We have been following the national discussion of "expanded learning". We believe that expanded learning opportunities should be developed by both educators and out-of-school time leaders. Further, we believe that any discussion of expanded learning time has to include clear learning principles that explain how children best learn so we can shape these experiences accordingly. The Learning in Afterschool & Summer project is focused on defining these learning principles.
Q: In education circles there is a lot of talk about what kids learn and how learning happens. Is the expanded learning agenda getting the where and when questions on the table?
A: We haven’t asked the how and why questions about learning enough. So the when and where questions either don’t come up or they don’t stick. The conversation about extended learning is still very school-centric and bound within a fairly restrictive definition of how learning happens and why.
Learning is an intrinsic thing that humans do. If kids are awake – whether they are two or 12 – they’re learning and developing. Learning is intrinsically satisfying. But that can get lost when it is defined only in terms of academic content. When learning becomes too defined by content, the conversation about expanding when and where kids learn becomes a conversation about where to stick the content, and the intrinsic side can get lost.
School only fills a small piece of that developmental space, but we spend very little time trying to understand, assess, improve and coordinate the learning that’s going on in the rest of that space. As long as our definition of learning is driven by formal education and things like the common core and standardized tests, we’re unlikely to capitalize on the opportunity presented by the rest of that time and space.
Q: What are the first steps to de-compartmentalizing learning?
A: One way is to put the learning that happens through high-quality programs and opportunities outside of school on par with K-12 learning. Another way is to bring [into schools] more of what these other practitioners have figured out about effective learning opportunities.
Reed Larson’s research on intrinsic motivation is relevant here. In one study, middle school kids were given beepers so the research team could track what they were doing and how they were feeling. Each time he [Larson] beeped them, they responded to a couple of quick questions about what they were doing and their levels of concentration and motivation. When kids were in class, they weren’t motivated and they weren’t concentrating. When they were with friends, they were motivated but not concentrating. When they were playing sports, they reported relatively high levels of both motivation and concentration. The highest levels of concentration and motivation were reported when youth were in structured informal learning environments where they had made choices about what they were doing and how to do it.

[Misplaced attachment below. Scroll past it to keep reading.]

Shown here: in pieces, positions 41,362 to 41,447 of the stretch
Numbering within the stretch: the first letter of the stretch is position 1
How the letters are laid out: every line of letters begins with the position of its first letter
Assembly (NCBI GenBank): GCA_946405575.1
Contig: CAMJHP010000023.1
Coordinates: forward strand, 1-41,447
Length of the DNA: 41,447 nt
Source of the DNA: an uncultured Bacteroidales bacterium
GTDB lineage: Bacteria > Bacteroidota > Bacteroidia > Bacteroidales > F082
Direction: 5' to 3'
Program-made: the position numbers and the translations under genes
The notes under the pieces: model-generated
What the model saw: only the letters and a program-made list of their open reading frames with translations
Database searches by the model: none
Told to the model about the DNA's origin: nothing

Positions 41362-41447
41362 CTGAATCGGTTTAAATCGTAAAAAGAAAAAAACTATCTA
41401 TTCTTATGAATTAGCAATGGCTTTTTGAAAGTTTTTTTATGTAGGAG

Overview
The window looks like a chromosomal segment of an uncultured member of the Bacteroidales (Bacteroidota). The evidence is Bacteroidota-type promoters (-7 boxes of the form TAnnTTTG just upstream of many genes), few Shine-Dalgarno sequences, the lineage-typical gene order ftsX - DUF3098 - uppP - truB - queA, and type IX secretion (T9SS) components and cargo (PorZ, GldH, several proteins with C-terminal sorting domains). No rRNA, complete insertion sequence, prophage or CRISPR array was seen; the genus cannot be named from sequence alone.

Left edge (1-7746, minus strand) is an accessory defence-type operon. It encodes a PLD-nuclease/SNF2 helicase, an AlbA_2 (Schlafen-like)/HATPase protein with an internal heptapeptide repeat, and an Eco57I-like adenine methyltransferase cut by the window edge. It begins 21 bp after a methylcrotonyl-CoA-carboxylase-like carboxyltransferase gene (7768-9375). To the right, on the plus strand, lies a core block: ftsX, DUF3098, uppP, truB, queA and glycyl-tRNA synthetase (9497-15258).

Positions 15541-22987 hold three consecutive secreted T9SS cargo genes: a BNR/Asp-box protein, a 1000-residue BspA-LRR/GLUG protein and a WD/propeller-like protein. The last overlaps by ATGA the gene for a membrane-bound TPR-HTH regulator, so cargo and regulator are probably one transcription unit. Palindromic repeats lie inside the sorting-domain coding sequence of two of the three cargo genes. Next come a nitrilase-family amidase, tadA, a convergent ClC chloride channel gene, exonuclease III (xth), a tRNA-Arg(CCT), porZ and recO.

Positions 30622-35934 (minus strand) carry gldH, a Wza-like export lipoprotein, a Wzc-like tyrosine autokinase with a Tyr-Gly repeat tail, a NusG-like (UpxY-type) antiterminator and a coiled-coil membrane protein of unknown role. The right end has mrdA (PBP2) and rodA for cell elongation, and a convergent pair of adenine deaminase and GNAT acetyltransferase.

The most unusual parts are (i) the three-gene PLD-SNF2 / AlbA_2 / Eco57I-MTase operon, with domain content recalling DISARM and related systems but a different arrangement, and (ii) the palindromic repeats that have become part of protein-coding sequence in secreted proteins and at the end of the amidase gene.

This doesn’t mean we shut down schools and send everyone to youth programs, but it should make us think about how to bring higher levels of intrinsic motivation and engagement into schools. Schools are not monolithic. Some students certainly experience more engaging, motivating experiences than others. If you beeped kids who were in a magnet science program, they would probably be engaged. They would likely be in a different type of learning environment than kids in, say, a remedial English course. The most gifted and talented kids get more opportunities for this kind of engagement. Far too many others experience the other end of the spectrum.
I would flip the conversation about learning. The underlying assumption is that the stuff we want kids to learn is like medicine. If left to their own devices, they wouldn’t learn it. We need to spend more time understanding how we can support intrinsic motivation.
Karen Pittman is a co-founder, President and CEO of the Forum for Youth Investment. She started her career at the Urban Institute, conducting numerous studies on social services for children and families. Karen later moved to the Children’s Defense Fund, launching its adolescent pregnancy prevention initiatives and helping to create its adolescent policy agenda. In 1990 she became a vice president at the Academy for Educational Development, where she founded and directed the Center for Youth Development and Policy Research and its spin-off, the National Training Institute for Community Youth Work.
In 1995 Karen joined the Clinton administration as director of the President's Crime Prevention Council, where she worked with 13 cabinet secretaries to create a coordinated prevention agenda. From there she moved to the executive team of the International Youth Foundation (IYF), charged with helping the organization strengthen its program content and develop an evaluation strategy. In 1998 she and Rick Little, head of the foundation, took a leave of absence to work with ret. Gen. Colin Powell to create America’s Promise. Upon her return, she and Irby launched the Forum, which later became an entity separate from IYF.